On July 5th the SOlar and Heliospheric Observatory (SOHO) captured video of a comet, known as a sungrazer, in route to collide with our star. SOHO is equipped with an occluding coronograph that blocks direct sunlight and reveals the corona, but also prevents direct study of the terminal impact of sungrazers. But on July 6th, with the help of the Solar Dynamics Observatory (SDO), astronomers were able to observe the comet (slyt) streaking in front of the surface of the sun for the first time in history. It likely disintegrated before impact due to extreme heat and radiation.
The Space Shuttle Atlantis, STS-135, is scheduled to lift off this morning from Kennedy Space Center. The time was originally scheduled for 11:26 AM EDT, but that has been pushed back, despite "no technical concerns and... weather is a 'go'." Astronauts aboard are Commander Chris Ferguson, Pilot Doug Hurley, and Mission Specialists Sandy Magnus and Rex Walheim. Watch live coverage, with some archival footage, on NASA's Ustream or on NASA.gov. NASA has provided countdown highlights of the day to get you up to speed. Read NASA's feed on Twitter. At the time of this post's writing, the countdown clock is on a scheduled hold with 9 minutes to go. Previously, STS-134, on the Blue.
On May 16, 2011, after one scrubbed attempt, the space shuttle Endeavour set off on her final mission, STS-134. Shuttle commander Mark Kelly had this to say after receiving a "go" from the launch poll:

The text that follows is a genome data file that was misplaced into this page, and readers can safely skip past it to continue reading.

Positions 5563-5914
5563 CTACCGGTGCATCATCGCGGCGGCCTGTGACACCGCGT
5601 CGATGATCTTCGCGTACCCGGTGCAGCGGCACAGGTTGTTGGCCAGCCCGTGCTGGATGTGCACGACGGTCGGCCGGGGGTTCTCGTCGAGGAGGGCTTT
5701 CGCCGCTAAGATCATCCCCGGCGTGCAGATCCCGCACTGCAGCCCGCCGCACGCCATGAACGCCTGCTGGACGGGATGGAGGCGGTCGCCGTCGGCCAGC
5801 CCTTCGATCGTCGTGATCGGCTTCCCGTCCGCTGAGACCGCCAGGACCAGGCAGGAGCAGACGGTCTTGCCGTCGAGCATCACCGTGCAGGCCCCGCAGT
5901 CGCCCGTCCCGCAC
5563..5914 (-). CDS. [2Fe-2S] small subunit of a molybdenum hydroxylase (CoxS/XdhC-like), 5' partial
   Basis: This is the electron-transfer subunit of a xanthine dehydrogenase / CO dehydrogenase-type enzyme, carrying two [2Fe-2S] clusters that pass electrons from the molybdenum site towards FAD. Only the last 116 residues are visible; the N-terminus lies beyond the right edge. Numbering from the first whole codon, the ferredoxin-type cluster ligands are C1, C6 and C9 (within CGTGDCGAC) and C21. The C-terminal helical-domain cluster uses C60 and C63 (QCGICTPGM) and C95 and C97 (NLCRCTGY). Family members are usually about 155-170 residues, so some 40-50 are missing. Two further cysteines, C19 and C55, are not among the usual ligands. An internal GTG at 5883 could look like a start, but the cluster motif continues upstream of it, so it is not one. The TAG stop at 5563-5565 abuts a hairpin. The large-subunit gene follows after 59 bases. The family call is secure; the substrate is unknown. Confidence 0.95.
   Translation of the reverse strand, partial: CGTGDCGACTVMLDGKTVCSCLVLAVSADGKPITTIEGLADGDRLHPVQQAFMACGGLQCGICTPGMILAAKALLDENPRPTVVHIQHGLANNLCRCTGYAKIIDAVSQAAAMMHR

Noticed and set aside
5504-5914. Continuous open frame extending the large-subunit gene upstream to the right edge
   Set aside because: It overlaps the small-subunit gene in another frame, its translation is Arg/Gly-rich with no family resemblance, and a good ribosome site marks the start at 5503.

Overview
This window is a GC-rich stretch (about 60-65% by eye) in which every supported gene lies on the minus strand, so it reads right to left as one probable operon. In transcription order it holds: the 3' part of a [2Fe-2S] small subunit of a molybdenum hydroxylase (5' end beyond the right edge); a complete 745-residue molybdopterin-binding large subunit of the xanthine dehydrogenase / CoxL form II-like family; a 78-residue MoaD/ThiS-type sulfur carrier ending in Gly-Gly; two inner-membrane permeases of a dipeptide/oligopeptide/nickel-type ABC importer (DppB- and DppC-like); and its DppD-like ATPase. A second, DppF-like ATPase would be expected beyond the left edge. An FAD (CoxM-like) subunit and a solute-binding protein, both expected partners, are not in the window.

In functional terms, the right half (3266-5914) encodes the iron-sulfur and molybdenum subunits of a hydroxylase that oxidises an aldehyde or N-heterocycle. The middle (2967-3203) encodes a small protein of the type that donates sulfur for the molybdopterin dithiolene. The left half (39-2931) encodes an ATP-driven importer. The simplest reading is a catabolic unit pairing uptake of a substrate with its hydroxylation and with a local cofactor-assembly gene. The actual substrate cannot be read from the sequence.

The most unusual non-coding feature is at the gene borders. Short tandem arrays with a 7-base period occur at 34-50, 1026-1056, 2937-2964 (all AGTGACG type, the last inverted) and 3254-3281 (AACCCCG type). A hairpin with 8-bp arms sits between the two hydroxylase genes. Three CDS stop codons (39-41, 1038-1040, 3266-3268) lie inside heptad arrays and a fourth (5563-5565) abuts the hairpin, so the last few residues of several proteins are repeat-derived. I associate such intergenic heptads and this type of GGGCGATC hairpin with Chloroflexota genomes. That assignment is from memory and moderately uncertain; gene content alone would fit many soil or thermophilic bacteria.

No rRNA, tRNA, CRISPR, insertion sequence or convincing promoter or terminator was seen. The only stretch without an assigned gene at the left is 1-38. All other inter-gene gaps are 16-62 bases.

On this final flight of space shuttle Endeavour, we want to thank all the tens of thousands of dedicated employees that have put their hands on this incredible ship and dedicated their lives to the space shuttle program. As Americans, we Endeavour to build a better life than the generation before, and we Endeavour to be a united nation. In these efforts, we are often tested. This mission represents the power of teamwork, commitment, and exploration. It is in the DNA of our great country to reach for the stars and explore; we must not stop. To all the millions watching today, including our spouses, children, family, and friends, we thank you for your support.You've seen launches before, but NASA has uploaded a whole slew of angles that will truly amaze: Witness 4.4 million pounds of shuttle, fuel, and rocket boosters "twang" a full 18 inches as the main engines ignite. 1.2 million pounds of thrust push against a locked down stack, waiting for the solid rocket boosters to ignite. (The SRBs bring the total to 7 million lbs of thrust, enough to break all that binds her to the pad.) OTV Camera 71, a fantastic, short close-up. UCS-15 (TV-21A) provides a dead-on, close up shot of the launch. The South Beach Tracker shot offers a fantastic view as well. From 3.1 miles away at the Press Site, note the ~11 second delay before the piercing sound of the SRBs hits. And just released today, fantastic footage from the solid rocket boosters, including their trip to splashdown in the Atlantic ocean from 30 miles up. And finally, the classic NASA view, with some great data overlays by Spacevidcast. [more inside]